Huawei accuses NSA of illegal practices after spying revelations
Illustration: Simon Bosch
The US National Security Agency (NSA) appears to have been caught spying on Chinese technology company Huawei – and Huawei is furious about it.
Earlier this week a host of new documents leaked by former NSA contractor Edward Snowden were revealed on Brazilian TV network Globo. The new files offer a significant amount of fresh details about surveillance programs operated by the NSA and its British counterpart, GCHQ. One of the documents, reportedly taken from an NSA training presentation dated May 2012, showed a number of surveillance targets. They included a Saudi bank, the French Ministry of Foreign Affairs, the financial cooperative SWIFT and Huawei.
It's fair to say Huawei is not pleased. The company has issued an angry statement accusing the NSA of "illegal practices" and raising concerns about industrial espionage.
"Huawei is well-aware that our systems and networks are under regular attack – this is the case with most large, multinational companies, which present an attractive target for industrial espionage," the statement said. "While Huawei has not detected any US Government intrusions into our systems, we are very disturbed to hear that the NSA has attempted to penetrate and compromise our networks and information."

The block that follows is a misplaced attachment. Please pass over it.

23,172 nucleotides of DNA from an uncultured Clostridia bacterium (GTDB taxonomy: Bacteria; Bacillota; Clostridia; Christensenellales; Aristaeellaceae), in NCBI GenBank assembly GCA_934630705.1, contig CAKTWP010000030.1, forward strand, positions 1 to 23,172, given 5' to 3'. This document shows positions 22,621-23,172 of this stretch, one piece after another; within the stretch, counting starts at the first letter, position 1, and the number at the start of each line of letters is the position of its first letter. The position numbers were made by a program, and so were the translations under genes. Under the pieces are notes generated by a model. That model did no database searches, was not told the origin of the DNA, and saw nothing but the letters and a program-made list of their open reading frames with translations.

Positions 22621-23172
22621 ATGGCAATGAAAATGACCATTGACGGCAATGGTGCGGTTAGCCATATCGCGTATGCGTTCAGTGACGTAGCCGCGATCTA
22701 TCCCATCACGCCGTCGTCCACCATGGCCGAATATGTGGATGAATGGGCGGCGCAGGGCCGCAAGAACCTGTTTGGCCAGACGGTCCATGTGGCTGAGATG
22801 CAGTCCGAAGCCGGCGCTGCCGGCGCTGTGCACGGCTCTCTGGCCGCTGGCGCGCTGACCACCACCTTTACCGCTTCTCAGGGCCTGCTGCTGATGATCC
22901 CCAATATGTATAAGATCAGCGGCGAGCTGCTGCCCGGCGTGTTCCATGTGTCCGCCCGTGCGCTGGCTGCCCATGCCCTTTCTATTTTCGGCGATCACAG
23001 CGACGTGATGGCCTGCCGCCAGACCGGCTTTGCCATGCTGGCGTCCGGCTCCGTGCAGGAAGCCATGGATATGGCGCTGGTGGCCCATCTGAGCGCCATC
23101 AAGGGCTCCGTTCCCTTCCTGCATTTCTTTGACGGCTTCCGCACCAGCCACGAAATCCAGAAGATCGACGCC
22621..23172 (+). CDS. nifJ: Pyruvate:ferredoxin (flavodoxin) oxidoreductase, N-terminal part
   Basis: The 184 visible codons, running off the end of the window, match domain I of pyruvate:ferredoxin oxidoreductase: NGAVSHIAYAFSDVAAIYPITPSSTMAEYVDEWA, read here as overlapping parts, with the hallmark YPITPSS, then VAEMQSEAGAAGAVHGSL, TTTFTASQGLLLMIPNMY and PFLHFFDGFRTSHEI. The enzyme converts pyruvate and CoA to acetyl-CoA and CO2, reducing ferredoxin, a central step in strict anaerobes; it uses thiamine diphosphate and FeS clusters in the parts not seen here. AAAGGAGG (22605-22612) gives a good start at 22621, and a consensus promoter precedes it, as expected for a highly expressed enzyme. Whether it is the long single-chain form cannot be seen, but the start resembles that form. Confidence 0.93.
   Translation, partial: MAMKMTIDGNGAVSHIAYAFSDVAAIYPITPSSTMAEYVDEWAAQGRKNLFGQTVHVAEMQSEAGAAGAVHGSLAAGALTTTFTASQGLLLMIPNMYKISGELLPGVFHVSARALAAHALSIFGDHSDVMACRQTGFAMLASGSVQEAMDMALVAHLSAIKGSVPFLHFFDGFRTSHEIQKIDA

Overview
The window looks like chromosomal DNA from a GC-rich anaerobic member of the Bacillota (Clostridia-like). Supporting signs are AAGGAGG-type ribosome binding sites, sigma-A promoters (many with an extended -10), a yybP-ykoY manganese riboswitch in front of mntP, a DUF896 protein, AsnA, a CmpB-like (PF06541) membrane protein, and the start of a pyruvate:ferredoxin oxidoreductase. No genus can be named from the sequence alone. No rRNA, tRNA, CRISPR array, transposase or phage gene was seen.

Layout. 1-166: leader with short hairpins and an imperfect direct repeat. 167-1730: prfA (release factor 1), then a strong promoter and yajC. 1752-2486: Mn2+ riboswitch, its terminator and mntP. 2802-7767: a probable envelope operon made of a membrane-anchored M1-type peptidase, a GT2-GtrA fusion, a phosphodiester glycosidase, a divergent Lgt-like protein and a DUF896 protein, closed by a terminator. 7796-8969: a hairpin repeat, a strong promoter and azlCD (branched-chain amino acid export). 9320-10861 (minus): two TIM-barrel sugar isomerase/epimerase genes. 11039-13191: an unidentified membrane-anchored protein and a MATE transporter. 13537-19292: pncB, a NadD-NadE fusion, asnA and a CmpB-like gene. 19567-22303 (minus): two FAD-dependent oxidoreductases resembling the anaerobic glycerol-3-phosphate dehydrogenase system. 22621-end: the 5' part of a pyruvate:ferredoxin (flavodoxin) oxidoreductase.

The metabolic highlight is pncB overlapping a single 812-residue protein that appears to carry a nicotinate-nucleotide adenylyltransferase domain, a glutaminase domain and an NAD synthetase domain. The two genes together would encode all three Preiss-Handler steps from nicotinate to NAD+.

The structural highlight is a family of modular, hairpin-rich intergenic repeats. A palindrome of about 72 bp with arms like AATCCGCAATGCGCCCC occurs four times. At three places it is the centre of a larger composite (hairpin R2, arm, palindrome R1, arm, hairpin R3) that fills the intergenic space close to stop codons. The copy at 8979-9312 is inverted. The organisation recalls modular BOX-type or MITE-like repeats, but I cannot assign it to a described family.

"Needless to say, we utterly object to such illegal practices and, out of concern for any related industrial espionage by the NSA or others, we will redouble our efforts to prevent and expose such intrusive activity in the future."
Huawei, a Fortune 500 company with revenue of about $US35 billion ($37.8 billion) in 2012, is the world's second-largest maker of routers, switches and telecom equipment. The Shenzhen-headquartered tech giant has previously been accused by the US of possible complicity in secret Chinese government espionage operations, and Australia has also identified the company as a security threat.
In October 2012, the House intelligence committee said the company posed a "threat to US national security interests" because it feared that it could be building in secret back doors to its equipment for Chinese spies to use for snooping. Huawei says the allegations are unfounded.
But the latest Snowden revelations suggest the NSA sees the company as a credible threat and, all along, has been spying on Huawei – to find out if it is spying on the US government.
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